Data availability statement
The raw data supporting the conclusions of this article will be made available by the authors, without undue reservation.
The studies involving human participants were reviewed and approved by Nara Medical University and Nara Institute of Science and Technology. Written informed consent to participate in this study was provided by the participants’ legal guardian/next of kin.
KI and HT conceived and designed the study, extracted and processed the data, and drafted the initial manuscript. KO, YM, MU, and TM were involved in the design and data collection of the original clinical study. HT and SN provided advice throughout the study. All authors contributed to the article and approved the submitted version.
Funding was provided by the Core Research for Evolutional Science and Technology (Grant No. JPMJCR19A5).
The authors would like to acknowledge the participants of this research.
Conflict of interest
The authors declare that the research was conducted in the absence of any commercial or financial relationships that could be construed as a potential conflict of interest.
All claims expressed in this article are solely those of the authors and do not necessarily represent those of their affiliated organizations, or those of the publisher, the editors and the reviewers. Any product that may be evaluated in this article, or claim that may be made by its manufacturer, is not guaranteed or endorsed by the publisher.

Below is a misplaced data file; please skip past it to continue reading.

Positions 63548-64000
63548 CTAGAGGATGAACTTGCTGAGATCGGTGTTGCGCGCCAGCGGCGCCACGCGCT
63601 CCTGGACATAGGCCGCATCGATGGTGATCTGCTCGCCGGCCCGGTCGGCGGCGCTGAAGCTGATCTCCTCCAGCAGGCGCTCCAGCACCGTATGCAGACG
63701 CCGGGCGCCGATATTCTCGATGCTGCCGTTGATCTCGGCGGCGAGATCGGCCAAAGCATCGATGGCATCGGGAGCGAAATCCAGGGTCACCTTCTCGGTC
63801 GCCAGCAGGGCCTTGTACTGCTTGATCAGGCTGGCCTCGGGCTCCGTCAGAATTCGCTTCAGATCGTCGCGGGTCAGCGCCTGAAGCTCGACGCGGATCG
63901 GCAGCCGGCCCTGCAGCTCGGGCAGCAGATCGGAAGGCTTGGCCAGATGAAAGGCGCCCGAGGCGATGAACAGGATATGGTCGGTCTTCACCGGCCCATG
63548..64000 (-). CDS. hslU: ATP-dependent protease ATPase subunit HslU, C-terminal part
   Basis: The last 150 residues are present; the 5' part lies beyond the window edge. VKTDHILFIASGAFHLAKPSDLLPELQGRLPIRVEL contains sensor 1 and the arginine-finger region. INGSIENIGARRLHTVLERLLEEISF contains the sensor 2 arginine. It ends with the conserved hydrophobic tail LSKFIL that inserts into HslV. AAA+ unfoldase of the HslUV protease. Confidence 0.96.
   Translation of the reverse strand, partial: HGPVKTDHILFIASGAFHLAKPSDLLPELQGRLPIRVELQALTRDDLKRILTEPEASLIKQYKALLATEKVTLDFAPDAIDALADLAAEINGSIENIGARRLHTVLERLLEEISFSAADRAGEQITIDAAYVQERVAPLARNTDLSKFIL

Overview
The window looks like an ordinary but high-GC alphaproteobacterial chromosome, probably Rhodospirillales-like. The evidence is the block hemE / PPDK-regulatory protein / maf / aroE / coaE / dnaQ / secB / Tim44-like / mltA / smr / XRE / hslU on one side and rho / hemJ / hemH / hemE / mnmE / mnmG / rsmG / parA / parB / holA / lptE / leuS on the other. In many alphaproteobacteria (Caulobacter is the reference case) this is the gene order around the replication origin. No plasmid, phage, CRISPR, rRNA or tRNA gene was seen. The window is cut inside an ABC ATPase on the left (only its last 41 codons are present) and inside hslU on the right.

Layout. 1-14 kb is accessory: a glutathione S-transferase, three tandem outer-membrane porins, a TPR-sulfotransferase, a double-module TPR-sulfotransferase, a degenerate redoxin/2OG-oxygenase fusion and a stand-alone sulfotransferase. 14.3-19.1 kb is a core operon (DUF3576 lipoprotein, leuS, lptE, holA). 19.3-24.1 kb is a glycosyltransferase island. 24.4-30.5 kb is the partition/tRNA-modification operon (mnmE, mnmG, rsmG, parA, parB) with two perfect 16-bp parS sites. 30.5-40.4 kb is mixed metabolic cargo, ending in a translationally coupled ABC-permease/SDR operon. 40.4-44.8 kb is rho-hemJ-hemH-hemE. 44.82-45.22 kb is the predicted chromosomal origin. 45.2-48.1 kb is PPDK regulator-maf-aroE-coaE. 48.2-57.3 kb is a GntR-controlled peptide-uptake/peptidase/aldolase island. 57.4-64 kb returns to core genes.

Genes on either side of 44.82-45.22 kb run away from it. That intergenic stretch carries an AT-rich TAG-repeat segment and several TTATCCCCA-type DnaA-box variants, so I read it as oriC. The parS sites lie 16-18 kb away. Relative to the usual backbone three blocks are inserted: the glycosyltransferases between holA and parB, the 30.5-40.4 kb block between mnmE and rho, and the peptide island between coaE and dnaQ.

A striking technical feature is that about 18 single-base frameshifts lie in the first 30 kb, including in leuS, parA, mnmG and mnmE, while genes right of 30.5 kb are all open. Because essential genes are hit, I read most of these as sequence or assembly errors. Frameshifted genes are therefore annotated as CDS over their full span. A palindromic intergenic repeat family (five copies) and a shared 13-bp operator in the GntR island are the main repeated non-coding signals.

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Keywords: autism spectrum disorder, schizophrenia, convolutional neural networks, eye movement, facial emotion recognition
Citation: Iwauchi K, Tanaka H, Okazaki K, Matsuda Y, Uratani M, Morimoto T and Nakamura S (2023) Eye-movement analysis on facial expression for identifying children and adults with neurodevelopmental disorders. Front. Digit. Health 5:952433. doi: 10.3389/fdgth.2023.952433
Received: 25 May 2022; Accepted: 30 January 2023;
Published: 16 February 2023.
Edited by:Lauren Franz, Duke University, United States
Reviewed by:Barbara Le Driant, EA7273 Centre de Recherche en Psychologie Cognition, Psychisme et Organisations, Université de Picardie Jules Verne, France,
Xiaoli Li, Beijing Normal University, China
© 2023 Iwauchi, Tanaka, Okazaki, Matsuda, Uratani, Morimoto and Nakamura. This is an open-access article distributed under the terms of the Creative Commons Attribution License (CC BY). The use, distribution or reproduction in other forums is permitted, provided the original author(s) and the copyright owner(s) are credited and that the original publication in this journal is cited, in accordance with accepted academic practice. No use, distribution or reproduction is permitted which does not comply with these terms.
*Correspondence: Kota Iwauchi email@example.com
Specialty Section: This article was submitted to Digital Mental Health, a section of the journal Frontiers in Digital Health